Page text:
Sometimes, though, a deal is not a deal. I’m not talking about a blatant higher-cost-per-unit, or an absurd payback period. I’m talking about the fact that you would never buy it full price because you don’t need it. So, if you don’t need it, why would you buy it on sale? I’ve seen people buy clothes because they’re on sale, even though the item doesn’t fit right, or the color is wrong. “But it was on SSAAAALLLLEEEEE!!!!!!” Or, purchasing creamer or cereal in a larger size because the unit cost is lower than a smaller size, but you don’t really like the creamer or the flavor of cereal. Thus, the creamer will spoil and the cereal will go stale before you manage to force yourself to use them up, meaning you’ve wasted $2 instead of $1.25.

A deal is not a deal if you planned to spend $0, and you ended up spending $10 instead of $20. Your budget didn’t exist in the first place, so no amount of discounting or mark-downs can compete with zero. I think the best way to combat this, is to ask yourself if you would ever buy that item or a similar item full price. I look terrible in yellow clothes, so I would never purchase a yellow item at full price. Thus, no amount of sale can persuade me to purchase a yellow item. I love peppermint coffee creamer, and I regularly buy the big bottles at full price. So, if they go on sale, I have no problem stocking up on them, because I know I’ll drink them eventually. I’m even willing to switch brands or make substitutes to take advantage of a sale, but only if I already needed the item in the first place.

Next time you see a sale, control the impulses! Remember that if your budget is $0, that’s the cheapest sale you’ll find, and don’t succumb to anything more than your budget allows! (in this case, it allows NOTHING, because you don’t even WANT that product, let alone need it!)

Carwash Pricing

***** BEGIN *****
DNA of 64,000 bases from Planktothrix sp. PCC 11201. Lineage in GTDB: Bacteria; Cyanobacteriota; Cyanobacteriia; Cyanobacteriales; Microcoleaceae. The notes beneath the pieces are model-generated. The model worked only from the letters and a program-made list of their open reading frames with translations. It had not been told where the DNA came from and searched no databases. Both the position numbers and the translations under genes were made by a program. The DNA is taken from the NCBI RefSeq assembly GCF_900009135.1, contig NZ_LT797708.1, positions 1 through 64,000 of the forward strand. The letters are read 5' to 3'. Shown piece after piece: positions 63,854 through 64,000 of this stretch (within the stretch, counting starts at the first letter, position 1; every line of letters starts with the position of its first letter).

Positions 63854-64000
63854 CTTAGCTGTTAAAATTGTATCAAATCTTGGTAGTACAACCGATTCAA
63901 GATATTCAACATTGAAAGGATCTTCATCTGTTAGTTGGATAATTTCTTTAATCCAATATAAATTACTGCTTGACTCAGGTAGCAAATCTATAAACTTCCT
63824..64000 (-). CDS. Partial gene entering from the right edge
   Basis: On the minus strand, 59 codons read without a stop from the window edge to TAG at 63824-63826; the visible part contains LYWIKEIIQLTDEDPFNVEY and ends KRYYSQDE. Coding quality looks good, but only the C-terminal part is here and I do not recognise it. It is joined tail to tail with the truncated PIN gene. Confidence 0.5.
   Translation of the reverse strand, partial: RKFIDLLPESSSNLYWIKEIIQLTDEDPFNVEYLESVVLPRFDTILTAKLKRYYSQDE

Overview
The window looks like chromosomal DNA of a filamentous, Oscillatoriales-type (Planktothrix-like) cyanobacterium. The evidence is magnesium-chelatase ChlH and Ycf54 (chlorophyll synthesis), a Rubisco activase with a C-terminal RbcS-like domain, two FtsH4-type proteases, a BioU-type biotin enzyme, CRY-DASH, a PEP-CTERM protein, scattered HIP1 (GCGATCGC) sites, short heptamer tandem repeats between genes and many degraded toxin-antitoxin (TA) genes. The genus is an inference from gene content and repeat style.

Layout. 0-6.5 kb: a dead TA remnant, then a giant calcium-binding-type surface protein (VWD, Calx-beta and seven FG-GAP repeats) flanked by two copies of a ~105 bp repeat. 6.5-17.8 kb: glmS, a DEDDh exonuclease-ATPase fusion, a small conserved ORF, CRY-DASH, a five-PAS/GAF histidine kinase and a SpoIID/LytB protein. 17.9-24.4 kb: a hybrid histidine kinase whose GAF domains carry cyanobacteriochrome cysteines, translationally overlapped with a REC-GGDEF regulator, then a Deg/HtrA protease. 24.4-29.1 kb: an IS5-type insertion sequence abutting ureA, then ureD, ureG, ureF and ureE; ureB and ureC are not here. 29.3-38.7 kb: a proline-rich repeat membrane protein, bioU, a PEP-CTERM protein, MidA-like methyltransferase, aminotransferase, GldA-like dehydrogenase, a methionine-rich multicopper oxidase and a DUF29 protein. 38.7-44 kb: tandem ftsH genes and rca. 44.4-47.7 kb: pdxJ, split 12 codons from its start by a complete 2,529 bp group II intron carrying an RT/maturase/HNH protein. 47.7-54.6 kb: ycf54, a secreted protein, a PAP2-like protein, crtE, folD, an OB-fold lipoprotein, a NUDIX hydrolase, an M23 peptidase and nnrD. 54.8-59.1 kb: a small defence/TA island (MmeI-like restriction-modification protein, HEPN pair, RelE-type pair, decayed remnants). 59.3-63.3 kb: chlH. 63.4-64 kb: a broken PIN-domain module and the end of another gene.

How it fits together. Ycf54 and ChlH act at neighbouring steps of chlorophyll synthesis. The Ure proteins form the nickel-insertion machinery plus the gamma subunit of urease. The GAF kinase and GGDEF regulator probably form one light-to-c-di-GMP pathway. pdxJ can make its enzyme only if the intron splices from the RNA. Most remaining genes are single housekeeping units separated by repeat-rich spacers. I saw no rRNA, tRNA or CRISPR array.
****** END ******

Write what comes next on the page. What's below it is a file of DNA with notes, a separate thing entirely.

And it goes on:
I’m gearing up for an insane week at work and school, so the posting will be a little spotty (kinda like last week, sorry about that!). However, I had to take a moment to write a quick post on an interesting pricing scheme that I saw at the carwash the other day.

There was a sign advertising “Unlimited Monthly Car Washes: Convenient! Save Money! Keep Your Car Clean!!!!!!! Starting at just $30 per month!!!!!!!!” When I came to the price, I was immediately trying to work out how many washes I’d have to get for the pass to be more worth it than the $4 Express Wash that they offer all the time. I’d have to get 8 washes! Now, maybe these washes with the pass are more extensive than the $4 Express Wash, but it seems like this pricing is off, at least if the consumer is smart. Who gets their car washed twice per week? Obviously, the goal with any “unlimited” pricing is to make the price high enough that the person doesn’t get the full use out of it, so the company makes money because customers have effectively paid for a car wash every day, but only end up getting their car washed once a week (or less, if you’re me). They’re hoping customers will see $30, and equate it with a $1 car wash. While this calculation was my first instinct (who doesn’t like simple math, right?), I immediately noticed that something was off about it. Now, I’m not the first person to want to crunch the numbers, but simple division? Even I can figure out that I’m getting jipped if I buy the monthly pass!